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Thayer Award 2006 Tom Brokaw Article

It was one of those beautiful, pre-autumn afternoons at West Point: sunny, temperature in the seventies, and some slight changing of color in the leaves of the trees along the Hudson River. In just over 24 hours, autumn officially would arrive. At 3:15 on the afternoon of 21 September 2006, however, guests began arriving at the West Point Club for the reception in honor of this year’s West Point Sylvanus Thayer Award recipient, retired journalist and TV anchorman, Tom Brokaw, and his wife. The crowd was larger than usual to meet and greet only the second journalist to receive the Thayer medal, Walter Cronkite having been the first in 1997. Brokaw is a rather big man, a “flanker,” and he stood at least a head taller than most of those milling about him at the reception. Then he was spirited away to a news conference in an upstairs room of the club, where he observed that relations between the military and the media, strained during and after the Viet Nam War, were improving considerably.

After the crowd of guests moved to the Plain, the Corps of Cadets conducted a full brigade review, and Brokaw, accompanied by the Superintendent and the Cadet First Captain, inspected the assembled Corps by jeep. After posing for countless photographs upon the completion of the ceremony, the honoree was then spirited away to Quarters 100 while the Corps and guests assembled in Washington Hall for dinner. This was LTG Hagenbeck’s first Thayer Award ceremony as Superintendent, and he did the honors of introducing the recipient, citing his many accomplishments reporting both domestic politics and international events.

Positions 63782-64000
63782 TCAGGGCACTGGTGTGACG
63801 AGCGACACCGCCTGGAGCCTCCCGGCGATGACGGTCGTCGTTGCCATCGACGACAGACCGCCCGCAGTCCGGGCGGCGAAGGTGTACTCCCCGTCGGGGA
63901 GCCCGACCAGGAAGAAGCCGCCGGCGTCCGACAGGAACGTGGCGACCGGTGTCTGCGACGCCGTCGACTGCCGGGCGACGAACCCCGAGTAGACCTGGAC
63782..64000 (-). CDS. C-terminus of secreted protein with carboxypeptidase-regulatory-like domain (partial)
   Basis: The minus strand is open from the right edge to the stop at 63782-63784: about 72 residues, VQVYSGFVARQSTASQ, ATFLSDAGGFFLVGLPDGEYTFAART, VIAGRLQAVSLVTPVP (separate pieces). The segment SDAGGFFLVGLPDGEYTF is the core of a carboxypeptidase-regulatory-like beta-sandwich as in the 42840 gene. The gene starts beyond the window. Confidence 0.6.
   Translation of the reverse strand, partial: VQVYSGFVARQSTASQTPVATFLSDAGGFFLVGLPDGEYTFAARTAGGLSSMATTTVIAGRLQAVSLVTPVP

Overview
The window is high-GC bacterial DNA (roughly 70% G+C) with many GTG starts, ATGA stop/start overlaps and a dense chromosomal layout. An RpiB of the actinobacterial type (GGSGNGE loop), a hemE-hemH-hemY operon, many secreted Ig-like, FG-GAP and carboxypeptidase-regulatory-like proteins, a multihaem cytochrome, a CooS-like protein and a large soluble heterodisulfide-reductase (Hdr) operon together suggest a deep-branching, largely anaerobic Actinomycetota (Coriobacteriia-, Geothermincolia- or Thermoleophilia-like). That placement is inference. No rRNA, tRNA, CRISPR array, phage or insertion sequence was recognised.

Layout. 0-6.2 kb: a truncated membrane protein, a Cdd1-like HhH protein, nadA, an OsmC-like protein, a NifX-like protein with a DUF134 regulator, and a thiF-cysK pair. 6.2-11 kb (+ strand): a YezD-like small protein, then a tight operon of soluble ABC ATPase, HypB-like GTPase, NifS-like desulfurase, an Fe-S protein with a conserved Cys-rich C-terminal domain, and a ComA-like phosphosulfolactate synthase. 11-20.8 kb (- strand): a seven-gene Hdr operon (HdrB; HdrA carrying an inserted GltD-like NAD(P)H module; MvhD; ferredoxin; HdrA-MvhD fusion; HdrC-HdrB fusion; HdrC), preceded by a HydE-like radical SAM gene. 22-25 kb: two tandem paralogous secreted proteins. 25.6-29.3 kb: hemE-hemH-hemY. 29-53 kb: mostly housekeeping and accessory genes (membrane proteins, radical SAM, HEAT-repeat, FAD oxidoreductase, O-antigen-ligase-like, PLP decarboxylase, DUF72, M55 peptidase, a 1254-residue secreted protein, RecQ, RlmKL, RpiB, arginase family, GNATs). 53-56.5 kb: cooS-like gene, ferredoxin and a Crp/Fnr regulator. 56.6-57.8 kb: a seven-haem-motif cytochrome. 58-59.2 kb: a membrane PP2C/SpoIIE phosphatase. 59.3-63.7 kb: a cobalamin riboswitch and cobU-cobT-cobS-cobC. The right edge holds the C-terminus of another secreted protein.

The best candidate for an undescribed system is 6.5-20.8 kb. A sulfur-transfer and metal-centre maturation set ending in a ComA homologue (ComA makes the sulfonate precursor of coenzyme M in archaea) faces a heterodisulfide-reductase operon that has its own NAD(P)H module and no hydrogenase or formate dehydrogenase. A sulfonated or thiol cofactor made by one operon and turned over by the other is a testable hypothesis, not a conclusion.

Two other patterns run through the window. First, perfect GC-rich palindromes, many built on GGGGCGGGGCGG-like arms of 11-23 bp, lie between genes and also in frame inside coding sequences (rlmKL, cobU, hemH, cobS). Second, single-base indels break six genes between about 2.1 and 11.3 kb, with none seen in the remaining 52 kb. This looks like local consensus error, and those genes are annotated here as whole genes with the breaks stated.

Brokaw began his remarks with some well-received jibes at Navy and Air Force. He said that he had to remember that he was at West Point, not at Annapolis, since if he were speaking to the middies he would have to speak slowly and use smaller words. For the Air Force Academy, he would have to be out of shape. Then he introduced a member of The Greatest Generation who was a guest of honor at the day’s events, attorney Leonard Lomell. As a member of the 2nd Ranger battalion, “Rudder’s Rangers,” and acting platoon leader, Lomell climbed the Pointe du Hoc on D-Day, even though wounded, and then moved inland to find and destroy the artillery pieces that were not in their expected location in the emplacements atop the Pointe. Ironically, the guns had been in their alternate location for a long time, untouched by the pre-invasion bombardment, and were aimed towards Utah Beach rather than Omaha Beach. Lomell was awarded the Distinguished Service Cross and the Purple Heart.

As the author of The Greatest Generation and The Greatest Generation Speaks, Brokaw established one of his major themes: that the Americans who left their families and jobs to serve in World War II made great sacrifices, just as today’s cadets are doing. Thus, the Greatest Generation is, in some ways, part of today’s Long Gray Line, and today’s cadets are a continuation of that greatness. In a war against a misguided and tenacious enemy such as we face today, we cannot rely solely upon America’s volunteer military. All Americans must play a role. “In a way, we are all in the Army now.”